Sahmeddini MA1, Farbood A, Ghafaripuor S. Electro-acupuncture for pain relief after nasal septoplasty: a randomized controlled study. J Altern Complement Med. 2010 Jan;16(1):53-7. PMID: 20001536. [PubMed] [Read by QxMD]
Harris RE1, Zubieta JK, Scott DJ, Napadow V, Gracely RH, Clauw DJ. Traditional Chinese acupuncture and placebo (sham) acupuncture are differentiated by their effects on mu-opioid receptors (MORs). Neuroimage. 2009 Sep;47(3):1077-85. PMID: 19501658. [PubMed] [Read by QxMD]
Hu L1, Chu NN, Sun LL, Zhang R, Han JS, Cui CL. Electroacupuncture treatment reverses morphine-induced physiological changes in dopaminergic neurons within the ventral tegmental area. Addict Biol. 2009 Sep;14(4):431-7. PMID: 19489751. [PubMed] [Read by QxMD]
Léonard G1, Cloutier C, Marchand S. Reduced analgesic effect of acupuncture-like TENS but not conventional TENS in opioid-treated patients. J Pain. 2011 Feb;12(2):213-21. PMID: 20870464. [PubMed] [Read by QxMD]
Usichenko TI1, Dinse M, Lysenyuk VP, Wendt M, Pavlovic D, Lehmann C. Auricular acupuncture reduces intraoperative fentanyl requirement during hip arthroplasty–a randomized double-blinded study. Acupunct Electrother Res. 2006;31(3-4):213-21. PMID: 17608061. [PubMed] [Read by QxMD]
Wetzel B1, Pavlovic D, Kuse R, Gibb A, Merk H, Lehmann C, Wendt M, Usichenko TI. The effect of auricular acupuncture on fentanyl requirement during hip arthroplasty: a randomized controlled trial. Clin J Pain. 2011 Mar-Apr;27(3):262-7. PMID: 21346689. [PubMed] [Read by QxMD]
Stone JA1, Johnstone PA. Mechanisms of action for acupuncture in the oncology setting. Curr Treat Options Oncol. 2010 Dec;11(3-4):118-27. PMID: 21108052. [PubMed] [Read by QxMD]
Ursini T1, Tontodonati M, Manzoli L, Polilli E, Rebuzzi C, Congedo G, Di Profio S, Toro PM, Consorte A, Placido G, Laganà S, D’Amario C, Granchelli C, Parruti G, Pippa L; VZV Pain Study Group. Acupuncture for the treatment of severe acute pain in herpes zoster: results of a nested, open-label, randomized trial in the VZV Pain Study. BMC Complement Altern Med. 2011 Jun 5;11:46. PMID: 21639941. [PubMed] [Read by QxMD]
Musial F1, Choi KE, Gabriel T, Lüdtke R, Rampp T, Michalsen A, Dobos G. The effect of electroacupuncture and tramadol on experimental tourniquet pain. Acupunct Med. 2012 Mar;30(1):21-6. PMID: 22378583. [PubMed] [Read by QxMD]
Groppetti D1, Pecile AM, Sacerdote P, Bronzo V, Ravasio G. Effectiveness of electroacupuncture analgesia compared with opioid administration in a dog model: a pilot study. Br J Anaesth. 2011 Oct;107(4):612-8. PMID: 21749999. [PubMed] [Read by QxMD]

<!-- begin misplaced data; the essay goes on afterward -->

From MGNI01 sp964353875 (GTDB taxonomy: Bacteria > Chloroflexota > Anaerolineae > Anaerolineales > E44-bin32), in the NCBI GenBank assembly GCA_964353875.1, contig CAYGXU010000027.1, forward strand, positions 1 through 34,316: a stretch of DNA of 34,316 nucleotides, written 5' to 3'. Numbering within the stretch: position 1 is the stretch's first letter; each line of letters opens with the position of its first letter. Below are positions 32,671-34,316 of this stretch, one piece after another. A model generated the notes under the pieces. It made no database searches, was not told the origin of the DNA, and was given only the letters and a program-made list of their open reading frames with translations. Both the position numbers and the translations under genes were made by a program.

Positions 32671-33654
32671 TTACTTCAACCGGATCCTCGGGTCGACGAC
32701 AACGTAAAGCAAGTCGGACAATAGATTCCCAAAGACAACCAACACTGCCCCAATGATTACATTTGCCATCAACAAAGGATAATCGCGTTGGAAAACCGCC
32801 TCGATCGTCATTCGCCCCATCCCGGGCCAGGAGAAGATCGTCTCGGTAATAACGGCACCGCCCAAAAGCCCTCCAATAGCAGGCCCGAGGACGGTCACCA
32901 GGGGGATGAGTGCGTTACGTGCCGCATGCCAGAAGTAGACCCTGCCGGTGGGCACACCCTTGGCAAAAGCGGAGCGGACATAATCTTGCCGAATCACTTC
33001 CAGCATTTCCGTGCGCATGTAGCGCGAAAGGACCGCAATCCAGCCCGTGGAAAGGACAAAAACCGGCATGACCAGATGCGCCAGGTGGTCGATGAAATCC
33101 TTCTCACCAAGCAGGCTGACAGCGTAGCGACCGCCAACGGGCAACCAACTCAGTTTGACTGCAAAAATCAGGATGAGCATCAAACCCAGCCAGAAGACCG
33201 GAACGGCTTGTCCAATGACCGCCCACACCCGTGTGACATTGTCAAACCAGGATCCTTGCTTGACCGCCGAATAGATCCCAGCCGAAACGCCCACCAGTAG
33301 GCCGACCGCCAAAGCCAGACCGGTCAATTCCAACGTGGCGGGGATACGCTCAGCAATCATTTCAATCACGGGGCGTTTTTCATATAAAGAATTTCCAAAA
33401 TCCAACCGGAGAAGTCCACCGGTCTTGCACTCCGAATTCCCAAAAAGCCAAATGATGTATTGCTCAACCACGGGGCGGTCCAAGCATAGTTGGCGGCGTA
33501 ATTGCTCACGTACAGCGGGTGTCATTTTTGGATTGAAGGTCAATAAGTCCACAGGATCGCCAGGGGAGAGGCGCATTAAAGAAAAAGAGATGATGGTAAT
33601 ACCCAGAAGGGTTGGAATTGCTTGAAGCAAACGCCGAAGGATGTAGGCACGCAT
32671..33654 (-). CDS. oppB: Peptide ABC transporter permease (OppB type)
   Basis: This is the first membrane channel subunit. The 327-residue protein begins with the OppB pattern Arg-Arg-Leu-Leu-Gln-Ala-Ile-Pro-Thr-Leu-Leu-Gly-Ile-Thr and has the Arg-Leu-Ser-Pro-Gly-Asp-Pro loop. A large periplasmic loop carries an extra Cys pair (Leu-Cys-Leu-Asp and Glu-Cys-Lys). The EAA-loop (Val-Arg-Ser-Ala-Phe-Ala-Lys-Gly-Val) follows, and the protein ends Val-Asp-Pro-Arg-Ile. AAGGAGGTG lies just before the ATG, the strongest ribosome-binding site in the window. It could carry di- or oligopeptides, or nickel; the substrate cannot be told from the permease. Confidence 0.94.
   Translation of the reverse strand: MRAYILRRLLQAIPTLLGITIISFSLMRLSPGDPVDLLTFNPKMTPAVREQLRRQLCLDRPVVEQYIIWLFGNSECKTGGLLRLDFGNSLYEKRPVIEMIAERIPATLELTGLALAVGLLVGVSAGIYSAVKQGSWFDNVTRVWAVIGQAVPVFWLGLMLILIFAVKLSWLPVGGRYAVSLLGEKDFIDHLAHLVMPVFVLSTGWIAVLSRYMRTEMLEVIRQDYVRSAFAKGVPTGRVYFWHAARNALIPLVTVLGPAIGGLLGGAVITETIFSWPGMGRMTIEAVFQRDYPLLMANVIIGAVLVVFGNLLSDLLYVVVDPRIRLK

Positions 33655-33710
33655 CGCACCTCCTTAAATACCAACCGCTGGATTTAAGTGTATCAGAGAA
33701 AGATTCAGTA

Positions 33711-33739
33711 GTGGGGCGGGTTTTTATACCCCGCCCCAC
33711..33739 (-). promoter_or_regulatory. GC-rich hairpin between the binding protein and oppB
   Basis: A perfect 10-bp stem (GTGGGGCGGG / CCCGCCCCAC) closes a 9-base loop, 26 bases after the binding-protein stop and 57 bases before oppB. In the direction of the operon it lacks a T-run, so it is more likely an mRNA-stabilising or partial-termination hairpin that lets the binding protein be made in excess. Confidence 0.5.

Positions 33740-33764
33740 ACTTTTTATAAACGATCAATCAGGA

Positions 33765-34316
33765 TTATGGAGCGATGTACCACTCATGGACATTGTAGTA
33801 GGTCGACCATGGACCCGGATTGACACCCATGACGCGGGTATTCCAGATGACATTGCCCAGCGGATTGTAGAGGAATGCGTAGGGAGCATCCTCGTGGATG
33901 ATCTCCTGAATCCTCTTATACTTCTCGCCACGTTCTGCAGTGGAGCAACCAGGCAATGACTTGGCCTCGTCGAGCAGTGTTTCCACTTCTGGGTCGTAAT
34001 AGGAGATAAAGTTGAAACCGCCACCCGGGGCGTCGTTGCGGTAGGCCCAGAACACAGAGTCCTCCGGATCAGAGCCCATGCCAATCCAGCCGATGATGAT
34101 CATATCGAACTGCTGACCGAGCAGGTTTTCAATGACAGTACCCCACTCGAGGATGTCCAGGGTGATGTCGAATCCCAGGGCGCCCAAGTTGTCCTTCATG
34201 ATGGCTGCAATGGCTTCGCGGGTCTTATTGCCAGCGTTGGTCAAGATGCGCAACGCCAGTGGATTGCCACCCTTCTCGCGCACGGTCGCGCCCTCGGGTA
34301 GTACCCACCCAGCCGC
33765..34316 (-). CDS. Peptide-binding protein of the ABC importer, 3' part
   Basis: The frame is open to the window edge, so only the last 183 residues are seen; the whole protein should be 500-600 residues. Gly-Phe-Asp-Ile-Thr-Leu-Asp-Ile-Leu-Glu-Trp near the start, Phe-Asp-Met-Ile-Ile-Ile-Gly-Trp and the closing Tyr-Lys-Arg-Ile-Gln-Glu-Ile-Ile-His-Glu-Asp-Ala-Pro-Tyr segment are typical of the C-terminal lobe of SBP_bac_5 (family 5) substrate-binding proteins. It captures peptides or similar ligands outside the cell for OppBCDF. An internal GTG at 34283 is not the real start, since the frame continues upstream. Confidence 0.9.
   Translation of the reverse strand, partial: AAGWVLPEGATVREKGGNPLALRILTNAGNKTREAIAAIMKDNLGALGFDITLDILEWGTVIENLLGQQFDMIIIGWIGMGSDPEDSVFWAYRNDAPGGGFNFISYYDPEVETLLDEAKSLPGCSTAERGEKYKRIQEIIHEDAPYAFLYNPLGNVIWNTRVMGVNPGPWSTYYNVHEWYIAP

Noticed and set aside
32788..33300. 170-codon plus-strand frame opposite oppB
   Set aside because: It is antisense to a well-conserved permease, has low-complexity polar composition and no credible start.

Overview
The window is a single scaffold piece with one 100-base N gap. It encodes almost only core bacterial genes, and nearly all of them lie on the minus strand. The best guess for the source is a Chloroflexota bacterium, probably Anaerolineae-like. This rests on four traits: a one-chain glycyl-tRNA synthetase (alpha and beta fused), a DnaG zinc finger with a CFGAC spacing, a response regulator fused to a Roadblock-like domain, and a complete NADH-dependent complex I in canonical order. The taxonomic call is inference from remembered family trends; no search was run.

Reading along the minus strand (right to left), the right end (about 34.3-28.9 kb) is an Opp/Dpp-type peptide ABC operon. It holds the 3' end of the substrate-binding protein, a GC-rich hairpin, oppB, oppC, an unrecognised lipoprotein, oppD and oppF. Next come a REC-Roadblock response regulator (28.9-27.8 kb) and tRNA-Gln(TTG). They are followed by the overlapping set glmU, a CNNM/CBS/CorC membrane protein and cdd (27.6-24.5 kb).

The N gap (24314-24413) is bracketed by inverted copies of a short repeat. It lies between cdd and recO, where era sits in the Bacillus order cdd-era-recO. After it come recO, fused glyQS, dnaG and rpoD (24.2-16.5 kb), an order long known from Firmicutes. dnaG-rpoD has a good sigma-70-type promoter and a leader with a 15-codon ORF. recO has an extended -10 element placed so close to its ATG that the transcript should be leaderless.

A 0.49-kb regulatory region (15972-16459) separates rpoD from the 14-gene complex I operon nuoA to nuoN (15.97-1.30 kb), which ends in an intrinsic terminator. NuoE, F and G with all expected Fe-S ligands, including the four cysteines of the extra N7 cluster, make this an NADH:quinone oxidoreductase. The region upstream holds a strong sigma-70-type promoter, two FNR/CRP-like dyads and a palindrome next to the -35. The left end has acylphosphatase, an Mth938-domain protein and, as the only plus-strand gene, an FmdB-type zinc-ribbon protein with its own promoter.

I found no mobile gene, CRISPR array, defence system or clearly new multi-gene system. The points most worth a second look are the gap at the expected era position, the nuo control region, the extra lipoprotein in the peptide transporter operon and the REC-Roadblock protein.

Zhou YY1, Wanner NJ, Xiao Y, Shi XZ, Jiang XH, Gu JG, Xu GY. Electroacupuncture alleviates stress-induced visceral hypersensitivity through an opioid system in rats. World J Gastroenterol. 2012 Dec 28;18(48):7201-11. PMID: 23326125. [PubMed] [Read by QxMD]
Ochi JW. Acupuncture instead of codeine for tonsillectomy pain in children. Int J Pediatr Otorhinolaryngol. 2013 Dec;77(12):2058-62. PMID: 24210291. [PubMed] [Read by QxMD]
Meng X1, Zhang Y, Li A, Xin J, Lao L, Ren K, Berman BM, Tan M, Zhang RX. The effects of opioid receptor antagonists on electroacupuncture-produced anti-allodynia/hyperalgesia in rats with paclitaxel-evoked peripheral neuropathy. Brain Res. 2011 Sep 26;1414:58-65. PMID: 21872220. [PubMed] [Read by QxMD]
Gakiya HH1, Silva DA, Gomes J, Stevanin H, Cassu RN. Electroacupuncture versus morphine for the postoperative control pain in dogs. Acta Cir Bras. 2011 Oct;26(5):346-51. PMID: 21952656. [PubMed] [Read by QxMD]
Wang Y1, Hackel D, Peng F, Rittner HL. Long-term antinociception by electroacupuncture is mediated via peripheral opioid receptors in free-moving rats with inflammatory hyperalgesia. Eur J Pain. 2013 Nov;17(10):1447-57. PMID: 23649949. [PubMed] [Read by QxMD]
Chao D1, Shen X, Xia Y. From Acupuncture to Interaction between δ-Opioid Receptors and Na (+) Channels: A Potential Pathway to Inhibit Epileptic Hyperexcitability. Evid Based Complement Alternat Med. 2013;2013:216016. PMID: 23662118. [PubMed] [Read by QxMD]
Mayor D. An exploratory review of the electroacupuncture literature: clinical applications and endorphin mechanisms. Acupunct Med. 2013 Dec;31(4):409-15. PMID: 23917395. [PubMed] [Read by QxMD]
Yeh ML1, Chung YC, Chen KM, Tsou MY, Chen HH. Acupoint electrical stimulation reduces acute postoperative pain in surgical patients with patient-controlled analgesia: a randomized controlled study. Altern Ther Health Med. 2010 Nov-Dec;16(6):10-8. PMID: 21280458. [PubMed] [Read by QxMD]